Why did you tell us if we were never supposed to believe it?

It’s been hard watching so many disparate parts of my past that I’d hoped would remain in the past intersect over the last few weeks as the Roy Moore story unfolded. Harder than I thought it would be. Aside from dredging up everything about courtship culture and then watching as sites like The Federalist proved my point and started arguing that child marriage was fine, I’ve also gotten to watch as the Operation Rescue/Operation Save America crowd is running around Alabama defending Roy Moore. My time with Operation Rescue is still one of the parts of my past that I have a hard time writing about, and while I’ve been talking about it more since the presidential election, it hasn’t gotten easier. I’ve spoken up about what I lived through in the ‘90s because it’s important to understand the past if people are going to figure out how to resist the religious right and the Trump administration, but rehashing the past when you’re still feeling your way forward is exhausting. That all of this is going down in Alabama, a state where I was arrested with Operation Rescue when I was 13, just adds to the emotions.

Read more

Guilt By Association: Kathryn gets meta

Chapter 5 part deux | Main | Chapter Six part one Sorry, no animated GIFs for this one. I want to take a moment to step back from reading the book to discuss a few things. This review series isn’t going as I expected, which I suppose is what happens when you set out to review a book before you’ve read anything but the book jacket. The initial plan was to write this series mainly as an experiment to get practice writing this style of book review with something that I knew I could get at least some mileage out of. Even though the book is about clinic protesters, I really didn’t even want to go into discussing the abortion issue because it’s a political wedge issue designed to get people to vote for politicians who are acting against their best interests, and it’s a fight I don’t want to have. What I’ve gotten from this experiment though, is a book that’s time warped me back to a formative period in my own history that I still don’t quite know how to process. I was twelve when David Gunn was murdered. This was early 1993 and news traveled a lot slower in those days. I didn’t know when I stepped in front of a bank of news cameras and microphones that day in Tallahassee to argue that the pro-life movement was peaceful that it had turned deadly earlier that morning. Wendy Wright had gotten word but she sent me out in front of the cameras anyway, even though she knew everything I had planned to say was now a lie. I wasn’t quite fourteen the day I was standing in front of an abortion clinic handing out literature when two clinic escorts came over and started screaming at me about two people[…]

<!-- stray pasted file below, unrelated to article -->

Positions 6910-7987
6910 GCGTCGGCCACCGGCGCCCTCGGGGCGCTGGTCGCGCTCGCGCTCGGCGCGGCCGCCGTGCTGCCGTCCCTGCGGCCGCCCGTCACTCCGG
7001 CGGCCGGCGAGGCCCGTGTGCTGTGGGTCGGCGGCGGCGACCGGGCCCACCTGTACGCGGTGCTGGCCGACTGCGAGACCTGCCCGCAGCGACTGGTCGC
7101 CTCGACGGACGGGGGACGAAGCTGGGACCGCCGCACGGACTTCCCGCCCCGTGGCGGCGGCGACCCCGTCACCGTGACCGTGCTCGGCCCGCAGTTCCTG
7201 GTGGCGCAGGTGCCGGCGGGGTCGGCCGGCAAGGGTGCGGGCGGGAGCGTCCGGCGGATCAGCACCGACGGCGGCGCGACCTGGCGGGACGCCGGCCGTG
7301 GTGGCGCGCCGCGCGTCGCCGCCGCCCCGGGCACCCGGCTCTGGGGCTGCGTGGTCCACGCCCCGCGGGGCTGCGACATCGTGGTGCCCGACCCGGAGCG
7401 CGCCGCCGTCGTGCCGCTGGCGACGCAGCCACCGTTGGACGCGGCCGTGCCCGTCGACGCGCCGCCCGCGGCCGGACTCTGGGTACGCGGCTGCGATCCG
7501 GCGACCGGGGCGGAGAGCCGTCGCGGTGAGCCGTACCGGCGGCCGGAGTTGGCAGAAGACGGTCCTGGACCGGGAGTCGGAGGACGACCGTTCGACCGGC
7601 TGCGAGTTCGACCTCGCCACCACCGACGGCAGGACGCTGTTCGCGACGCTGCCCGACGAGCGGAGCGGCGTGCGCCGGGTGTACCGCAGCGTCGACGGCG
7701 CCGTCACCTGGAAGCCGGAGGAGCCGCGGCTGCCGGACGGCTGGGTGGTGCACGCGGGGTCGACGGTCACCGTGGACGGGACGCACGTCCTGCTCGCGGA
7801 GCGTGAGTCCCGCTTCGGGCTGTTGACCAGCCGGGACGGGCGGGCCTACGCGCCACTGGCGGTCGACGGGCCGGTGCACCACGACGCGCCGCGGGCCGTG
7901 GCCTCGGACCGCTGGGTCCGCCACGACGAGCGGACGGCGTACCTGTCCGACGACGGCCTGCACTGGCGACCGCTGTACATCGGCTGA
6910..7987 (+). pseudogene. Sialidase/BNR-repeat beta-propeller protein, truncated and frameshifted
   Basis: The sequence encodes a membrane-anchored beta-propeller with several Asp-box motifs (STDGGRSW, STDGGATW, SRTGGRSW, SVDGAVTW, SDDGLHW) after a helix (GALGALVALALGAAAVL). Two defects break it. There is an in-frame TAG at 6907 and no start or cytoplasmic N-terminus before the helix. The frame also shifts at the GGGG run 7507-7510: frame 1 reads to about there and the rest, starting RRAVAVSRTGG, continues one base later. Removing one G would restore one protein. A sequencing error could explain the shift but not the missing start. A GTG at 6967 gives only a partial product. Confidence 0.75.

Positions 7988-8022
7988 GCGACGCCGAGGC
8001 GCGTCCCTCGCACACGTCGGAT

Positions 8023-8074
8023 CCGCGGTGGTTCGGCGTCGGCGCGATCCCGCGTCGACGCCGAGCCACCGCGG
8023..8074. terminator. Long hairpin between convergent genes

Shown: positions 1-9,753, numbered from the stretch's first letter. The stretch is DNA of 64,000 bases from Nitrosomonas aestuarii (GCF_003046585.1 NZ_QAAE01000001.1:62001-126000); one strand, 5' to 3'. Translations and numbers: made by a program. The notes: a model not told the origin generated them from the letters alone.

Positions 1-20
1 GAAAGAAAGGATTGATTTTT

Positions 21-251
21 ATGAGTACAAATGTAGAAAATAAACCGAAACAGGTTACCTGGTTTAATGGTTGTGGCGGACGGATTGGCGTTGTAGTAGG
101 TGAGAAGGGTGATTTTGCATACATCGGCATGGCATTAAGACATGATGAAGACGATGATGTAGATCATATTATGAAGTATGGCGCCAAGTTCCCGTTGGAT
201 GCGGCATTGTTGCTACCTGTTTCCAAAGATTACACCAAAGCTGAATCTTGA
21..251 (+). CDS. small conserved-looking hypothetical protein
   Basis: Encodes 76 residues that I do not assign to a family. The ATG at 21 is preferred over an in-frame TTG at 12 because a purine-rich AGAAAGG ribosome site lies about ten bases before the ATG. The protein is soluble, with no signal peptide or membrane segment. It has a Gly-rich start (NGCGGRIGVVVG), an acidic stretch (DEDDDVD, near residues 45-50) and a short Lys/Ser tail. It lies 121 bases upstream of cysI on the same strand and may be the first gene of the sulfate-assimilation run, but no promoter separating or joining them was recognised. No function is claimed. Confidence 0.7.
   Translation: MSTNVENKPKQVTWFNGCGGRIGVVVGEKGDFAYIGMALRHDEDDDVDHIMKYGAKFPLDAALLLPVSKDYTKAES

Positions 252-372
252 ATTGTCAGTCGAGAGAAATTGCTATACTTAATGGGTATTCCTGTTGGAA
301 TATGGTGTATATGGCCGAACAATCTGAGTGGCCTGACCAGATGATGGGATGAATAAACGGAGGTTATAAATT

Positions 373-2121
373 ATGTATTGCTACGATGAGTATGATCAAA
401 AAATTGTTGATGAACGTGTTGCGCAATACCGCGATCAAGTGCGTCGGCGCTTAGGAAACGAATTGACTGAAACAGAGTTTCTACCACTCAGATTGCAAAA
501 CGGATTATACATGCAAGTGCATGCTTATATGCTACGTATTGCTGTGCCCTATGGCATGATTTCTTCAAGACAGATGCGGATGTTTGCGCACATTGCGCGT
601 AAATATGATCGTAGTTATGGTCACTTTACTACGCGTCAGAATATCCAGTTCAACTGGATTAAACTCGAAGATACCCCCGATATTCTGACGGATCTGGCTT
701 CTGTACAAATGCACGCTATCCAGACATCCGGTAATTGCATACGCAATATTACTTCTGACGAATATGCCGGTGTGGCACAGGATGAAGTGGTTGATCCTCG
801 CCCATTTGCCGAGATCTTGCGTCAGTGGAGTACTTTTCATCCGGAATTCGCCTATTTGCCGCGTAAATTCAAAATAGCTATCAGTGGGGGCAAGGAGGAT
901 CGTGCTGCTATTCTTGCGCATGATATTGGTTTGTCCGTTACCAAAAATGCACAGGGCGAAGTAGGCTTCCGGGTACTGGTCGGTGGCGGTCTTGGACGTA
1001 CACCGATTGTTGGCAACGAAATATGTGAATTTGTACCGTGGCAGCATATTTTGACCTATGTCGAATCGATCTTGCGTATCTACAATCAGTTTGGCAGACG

Read more

Dear Flip: An open letter to Flip Benham on the occasion of his disrupting wedding ceremonies

Dear Flip, I don’t know if you remember me or not, but there was a time back in the 1990s when you were on a first name basis with my parents. If you don’t know me you should, my photo is on the cover of one of your Operation Save America brochures and the cover of Rusty Thomas’ book. I danced on stage to the song “Children Things We Throw Away” at Operation Rescue National events in Melbourne and Birmingham, and when you spoke in Bradenton, each time performing to standing ovation. I’ve spoken at ORN events and had people praise me afterward. When I say that I was a child of Rescue and that I’ve been there, done that, got the t-shirt, I mean it literally. The t-shirts are shoved in the back of a dresser drawer, artifacts that I’d never wear again but can’t bring myself to throw out. I’m writing to say thank you. Thank you for creating an activist. When you’re shoved on to the front lines of the culture wars as a child, activism becomes second nature. I know how to fight because ORN/OSA taught me. I wouldn’t be the activist I am today without you. Just as importantly, thank you for so mishandling the situation with the conflict my parents were in–you know the details–that you started our break from the movement. I may have never gotten away from the oppression of the religious right and become the fabulous queer I am today without what happened that Sunday afternoon in Melbourne. For that I truly thank you. God uses all kinds of people in unexpected ways to get a person where they need to be, and God used you screwing over my parents to put me on the path to freedom. Flip, I see[…]

Read more